© Hristina Šatalova/Unsplash
Six things to eat in Hawaii
From poke bowls to snow cones, enjoy the fabulous feasting on offer in this glorious island state
A holiday to Hawaii not only means lazing on beautiful beaches and exploring lush national parks, but eating like royalty, too. Despite being the USA’s eighth smallest state by land mass, the archipelago is a melting pot of cultures that’s resulted in a deliciously varied cuisine. Polynesian barbecues, Portuguese doughnuts and Japanese snow cones are all on our guide to what to eat in Hawaii.
Be sure to try deep-filled, freshly fried malasadas when in Hawaii © Neetu Laddha/Unsplash
These rich, fluffy doughnuts were originally brought to Hawaii in the late 19th century by Portuguese plantation workers who made them to use up butter and sugar during Mardi Gras celebrations. The traditional version is simply dusted with sugar, but there are now dozens of variations to work your way through. Many bakeries offer malasadas filled with haupia, a creamy coconut filling that’s like a tropical crème pâtissière. You’ll find bright purple poi (taro root) versions at Kamehameha Bakery, and malasadas dusted in li hing (salty dried plum) sugar at Pipeline Bakeshop & Creamery, both in Honolulu. If you make just one malasada stop though, it should be at Leonard’s Bakery (also in Hawaii’s capital), which is said to have been the place that popularised the sweet treats. Look out for their Malasadamobile food trucks while you’re exploring.
A joyful, generous luau feast is always the first suggestion when locals are asked what’s great to eat in Hawaii, and kalua pig is usually its centrepiece. Pigs were first introduced to the islands by ancient Polynesians, and until 1819, when religious sacrifices were banned, they were only ever eaten by men because of their sacred status. Kalua refers to the cooking style: a whole pig is salted and wrapped in leaves before being slowly cooked in an underground fire pit, known as an imu. Around eight hours later, the meat is smoky, tender perfection. A Princess excursion from Honolulu will take you to Germaine’s Luau, where preparing the kalua pig using traditional methods is a matter of pride.
Sample local fish like ahi tuna in a Hawaiian poke bowl © Nicole Goulart/Unsplash
Poke literally means ‘to cut crosswise into pieces’, and diced, marinated seafood has been eaten for centuries in this part of the world. In the UK, a poke bowl almost always has a hefty rice base, but Hawaiian poke is more about the fish, which is coated with seasoning and served raw, often with a dressing, herbs and some crunchy salad. Ahi (yellowfin) tuna is a fantastic ingredient to start with, as its firm texture is so well suited to the poke treatment. Get stuck into your own bowl on our Authentic Tastes of Maui excursion.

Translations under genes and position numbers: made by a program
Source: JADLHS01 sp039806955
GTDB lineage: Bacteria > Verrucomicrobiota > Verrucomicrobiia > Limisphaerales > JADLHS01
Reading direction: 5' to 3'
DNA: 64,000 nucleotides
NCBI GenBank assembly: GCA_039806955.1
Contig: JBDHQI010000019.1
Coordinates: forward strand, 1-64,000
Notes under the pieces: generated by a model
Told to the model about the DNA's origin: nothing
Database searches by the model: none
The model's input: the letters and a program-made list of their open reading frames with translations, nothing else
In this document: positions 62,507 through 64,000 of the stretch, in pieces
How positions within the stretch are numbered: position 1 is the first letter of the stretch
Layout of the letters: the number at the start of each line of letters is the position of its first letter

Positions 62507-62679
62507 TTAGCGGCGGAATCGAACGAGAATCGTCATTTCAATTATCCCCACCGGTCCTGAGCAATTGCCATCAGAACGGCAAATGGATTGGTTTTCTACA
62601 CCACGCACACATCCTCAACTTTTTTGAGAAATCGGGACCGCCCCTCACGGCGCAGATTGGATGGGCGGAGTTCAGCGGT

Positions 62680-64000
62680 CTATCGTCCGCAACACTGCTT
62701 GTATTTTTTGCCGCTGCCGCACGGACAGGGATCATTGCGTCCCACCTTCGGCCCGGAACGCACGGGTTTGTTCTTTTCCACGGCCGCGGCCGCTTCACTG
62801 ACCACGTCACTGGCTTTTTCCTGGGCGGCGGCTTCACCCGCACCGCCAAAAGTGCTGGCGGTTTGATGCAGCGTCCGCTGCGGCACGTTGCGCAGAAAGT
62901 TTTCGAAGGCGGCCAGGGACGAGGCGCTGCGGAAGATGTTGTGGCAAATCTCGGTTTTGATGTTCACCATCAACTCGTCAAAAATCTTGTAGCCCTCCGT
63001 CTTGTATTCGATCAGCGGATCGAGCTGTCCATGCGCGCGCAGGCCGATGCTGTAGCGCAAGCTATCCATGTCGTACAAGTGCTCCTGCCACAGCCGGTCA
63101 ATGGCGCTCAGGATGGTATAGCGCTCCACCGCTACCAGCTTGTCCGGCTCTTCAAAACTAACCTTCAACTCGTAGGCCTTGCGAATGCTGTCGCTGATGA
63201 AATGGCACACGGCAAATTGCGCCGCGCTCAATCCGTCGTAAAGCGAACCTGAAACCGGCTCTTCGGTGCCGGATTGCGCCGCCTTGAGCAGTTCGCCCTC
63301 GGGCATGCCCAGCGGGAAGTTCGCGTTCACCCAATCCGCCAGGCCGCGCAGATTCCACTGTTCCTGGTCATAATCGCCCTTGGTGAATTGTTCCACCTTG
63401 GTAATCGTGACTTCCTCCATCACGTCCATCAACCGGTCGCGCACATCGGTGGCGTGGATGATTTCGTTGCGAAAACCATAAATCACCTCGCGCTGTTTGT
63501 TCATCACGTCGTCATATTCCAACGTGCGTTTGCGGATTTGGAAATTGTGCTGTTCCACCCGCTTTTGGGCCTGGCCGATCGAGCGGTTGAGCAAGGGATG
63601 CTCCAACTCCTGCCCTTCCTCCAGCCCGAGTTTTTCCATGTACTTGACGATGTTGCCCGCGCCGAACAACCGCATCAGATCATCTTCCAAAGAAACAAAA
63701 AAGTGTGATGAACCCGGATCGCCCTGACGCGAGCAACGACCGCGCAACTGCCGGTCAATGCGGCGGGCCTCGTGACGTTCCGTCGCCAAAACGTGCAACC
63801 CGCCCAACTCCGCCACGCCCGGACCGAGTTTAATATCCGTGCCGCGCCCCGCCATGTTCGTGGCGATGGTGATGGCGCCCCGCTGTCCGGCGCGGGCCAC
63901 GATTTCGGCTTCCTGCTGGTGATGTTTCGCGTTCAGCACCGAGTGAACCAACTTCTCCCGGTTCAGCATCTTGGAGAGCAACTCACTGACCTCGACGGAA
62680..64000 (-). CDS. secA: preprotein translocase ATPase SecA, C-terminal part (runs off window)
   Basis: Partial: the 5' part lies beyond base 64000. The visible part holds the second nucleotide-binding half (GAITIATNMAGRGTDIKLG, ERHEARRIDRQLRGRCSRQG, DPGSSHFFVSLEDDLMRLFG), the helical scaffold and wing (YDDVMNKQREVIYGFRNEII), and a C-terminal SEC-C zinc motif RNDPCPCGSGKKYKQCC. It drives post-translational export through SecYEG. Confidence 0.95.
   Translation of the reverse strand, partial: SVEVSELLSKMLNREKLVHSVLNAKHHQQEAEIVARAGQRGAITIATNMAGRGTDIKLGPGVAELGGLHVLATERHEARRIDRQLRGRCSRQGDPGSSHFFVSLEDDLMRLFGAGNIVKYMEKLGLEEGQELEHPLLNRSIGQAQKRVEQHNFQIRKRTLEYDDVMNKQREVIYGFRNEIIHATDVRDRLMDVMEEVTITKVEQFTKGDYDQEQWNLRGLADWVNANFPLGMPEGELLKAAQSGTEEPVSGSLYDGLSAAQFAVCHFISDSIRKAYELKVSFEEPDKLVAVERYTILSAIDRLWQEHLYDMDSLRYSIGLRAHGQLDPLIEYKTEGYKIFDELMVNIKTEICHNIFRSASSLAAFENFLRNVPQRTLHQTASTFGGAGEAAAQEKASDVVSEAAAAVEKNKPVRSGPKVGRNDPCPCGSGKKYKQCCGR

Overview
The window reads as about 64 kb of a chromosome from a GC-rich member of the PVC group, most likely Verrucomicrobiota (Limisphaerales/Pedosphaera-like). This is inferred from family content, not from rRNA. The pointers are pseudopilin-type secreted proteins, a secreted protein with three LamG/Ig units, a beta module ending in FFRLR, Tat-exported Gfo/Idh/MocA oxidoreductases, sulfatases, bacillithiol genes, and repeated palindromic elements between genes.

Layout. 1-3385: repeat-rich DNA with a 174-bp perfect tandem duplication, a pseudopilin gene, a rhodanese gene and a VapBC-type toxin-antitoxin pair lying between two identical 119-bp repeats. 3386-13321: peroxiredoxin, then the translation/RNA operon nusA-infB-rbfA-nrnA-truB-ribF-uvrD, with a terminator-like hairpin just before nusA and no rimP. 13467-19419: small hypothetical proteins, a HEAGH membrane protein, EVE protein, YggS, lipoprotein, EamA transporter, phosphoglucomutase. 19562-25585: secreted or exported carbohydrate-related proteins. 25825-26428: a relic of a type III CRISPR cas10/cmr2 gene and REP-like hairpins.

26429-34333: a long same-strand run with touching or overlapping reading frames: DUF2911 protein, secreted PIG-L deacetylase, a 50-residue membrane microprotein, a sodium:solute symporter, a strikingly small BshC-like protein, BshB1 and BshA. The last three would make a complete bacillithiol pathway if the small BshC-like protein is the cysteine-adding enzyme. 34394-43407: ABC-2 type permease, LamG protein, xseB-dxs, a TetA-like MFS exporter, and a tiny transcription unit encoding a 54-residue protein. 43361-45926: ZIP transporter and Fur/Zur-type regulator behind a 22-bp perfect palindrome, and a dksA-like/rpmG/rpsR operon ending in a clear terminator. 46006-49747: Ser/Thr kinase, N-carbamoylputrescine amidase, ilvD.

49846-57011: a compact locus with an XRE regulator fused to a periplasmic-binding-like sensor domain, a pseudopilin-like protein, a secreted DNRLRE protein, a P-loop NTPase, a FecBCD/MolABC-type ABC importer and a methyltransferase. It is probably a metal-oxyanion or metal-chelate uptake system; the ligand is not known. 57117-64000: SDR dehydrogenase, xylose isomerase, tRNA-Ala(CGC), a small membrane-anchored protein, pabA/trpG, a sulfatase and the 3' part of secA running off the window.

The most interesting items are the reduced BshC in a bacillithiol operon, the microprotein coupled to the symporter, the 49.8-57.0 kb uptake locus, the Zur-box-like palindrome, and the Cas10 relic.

It was 19th-century Japanese plantation workers who introduced the idea of cooling down with a pot of freshly shaved ice. Their version might have been sweetened with sugar or fruit juice, but nowadays these hand-held pots of frozen joy come drizzled with all manner of flavour combinations. At The Fresh Shave on Kauai, the syrups are all-natural; one favourite includes açaí berries topped with a drizzle of local honey. At Gecko Girlz in Kailua-Kona (which you can easily call into following our Historical Kona Foodie Walk excursion), the portions are big and the colours are bright. If you don’t think their vanilla and coconut Blue Hawaii syrup will be enough for your sweet tooth, add a ‘snow cap’ of sweetened condensed milk on top.
You'll find an abundance of fresh tropical fruit grown in Hawaii © Hristina Šatalova/Unsplash
The fertile, volcanic soils of the Hawaiian islands are perfect for growing fruit, so don’t leave until you’ve tried as many different types as possible. Mangosteen, dragon fruit, star fruit, lychees, guava and coconut all taste extra delicious here, but the real stars of the show are pineapples. These spiky fruits aren’t actually native to Hawaii but they do have a big part to play in the state’s history, as many immigrants were shipped here to work on pineapple plantations in the 19th century. A Princess Maui Pineapple Plantation tour is perfect for those who want to learn more while enjoying some super-sweet Maui Gold pineapples straight from the field.
We’re very aware that you drink a mai tai rather than eat it, but this iconic cocktail is made from another of Hawaii’s most important crops. As with pineapples, sugar cane plantations brought opportunities for workers from many different nations, and this, in turn, changed the local culture. And where there’s sugar cane, there’s also rum, which is put to great use in the drinks at Kilohana Plantation (accessible on a Princess Panoramic Kauai excursion). Their mai tai is made using the original 1944 recipe and balances Kauai’s own Koloa Rum with fresh pressed sugar cane. Delicious.